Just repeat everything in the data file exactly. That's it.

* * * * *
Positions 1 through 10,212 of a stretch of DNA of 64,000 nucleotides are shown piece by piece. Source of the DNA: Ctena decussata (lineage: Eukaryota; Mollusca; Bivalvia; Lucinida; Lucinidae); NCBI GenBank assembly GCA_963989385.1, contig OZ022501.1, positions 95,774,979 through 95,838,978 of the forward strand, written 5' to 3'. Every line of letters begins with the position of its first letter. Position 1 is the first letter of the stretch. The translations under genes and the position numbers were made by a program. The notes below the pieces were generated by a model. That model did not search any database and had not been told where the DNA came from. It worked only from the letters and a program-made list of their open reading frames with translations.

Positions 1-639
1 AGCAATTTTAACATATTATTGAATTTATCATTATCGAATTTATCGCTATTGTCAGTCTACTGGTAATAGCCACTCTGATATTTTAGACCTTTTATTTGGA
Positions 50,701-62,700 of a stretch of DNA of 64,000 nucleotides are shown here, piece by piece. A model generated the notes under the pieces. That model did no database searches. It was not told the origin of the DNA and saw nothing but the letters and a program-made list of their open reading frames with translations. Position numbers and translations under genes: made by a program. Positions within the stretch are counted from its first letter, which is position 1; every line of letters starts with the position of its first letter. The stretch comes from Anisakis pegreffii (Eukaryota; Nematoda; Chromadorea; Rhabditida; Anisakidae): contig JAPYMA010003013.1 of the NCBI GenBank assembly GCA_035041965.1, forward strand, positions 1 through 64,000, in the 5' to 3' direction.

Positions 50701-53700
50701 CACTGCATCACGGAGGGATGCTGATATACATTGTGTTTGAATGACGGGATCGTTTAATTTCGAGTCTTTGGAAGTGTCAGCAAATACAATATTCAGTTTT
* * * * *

Positions 1 through 10,212 of a stretch of DNA of 64,000 nucleotides are shown piece by piece. Source of the DNA: Ctena decussata (lineage: Eukaryota; Mollusca; Bivalvia; Lucinida; Lucinidae); NCBI GenBank assembly GCA_963989385.1, contig OZ022501.1, positions 95,774,979 through 95,838,978 of the forward strand, written 5' to 3'. Every line of letters begins with the position of its first letter. Position 1 is the first letter of the stretch. The translations under genes and the position numbers were made by a program. The notes below the pieces were generated by a model. That model did not search any database and had not been told where the DNA came from. It worked only from the letters and a program-made list of their open reading frames with translations.

Positions 1-639
1 AGCAATTTTAACATATTATTGAATTTATCATTATCGAATTTATCGCTATTGTCAGTCTACTGGTAATAGCCACTCTGATATTTTAGACCTTTTATTTGGA
Positions 50,701-62,700 of a stretch of DNA of 64,000 nucleotides are shown here, piece by piece. A model generated the notes under the pieces. That model did no database searches. It was not told the origin of the DNA and saw nothing but the letters and a program-made list of their open reading frames with translations. Position numbers and translations under genes: made by a program. Positions within the stretch are counted from its first letter, which is position 1; every line of letters starts with the position of its first letter. The stretch comes from Anisakis pegreffii (Eukaryota; Nematoda; Chromadorea; Rhabditida; Anisakidae): contig JAPYMA010003013.1 of the NCBI GenBank assembly GCA_035041965.1, forward strand, positions 1 through 64,000, in the 5' to 3' direction.

Positions 50701-53700
50701 CACTGCATCACGGAGGGATGCTGATATACATTGTGTTTGAATGACGGGATCGTTTAATTTCGAGTCTTTGGAAGTGTCAGCAAATACAATATTCAGTTTT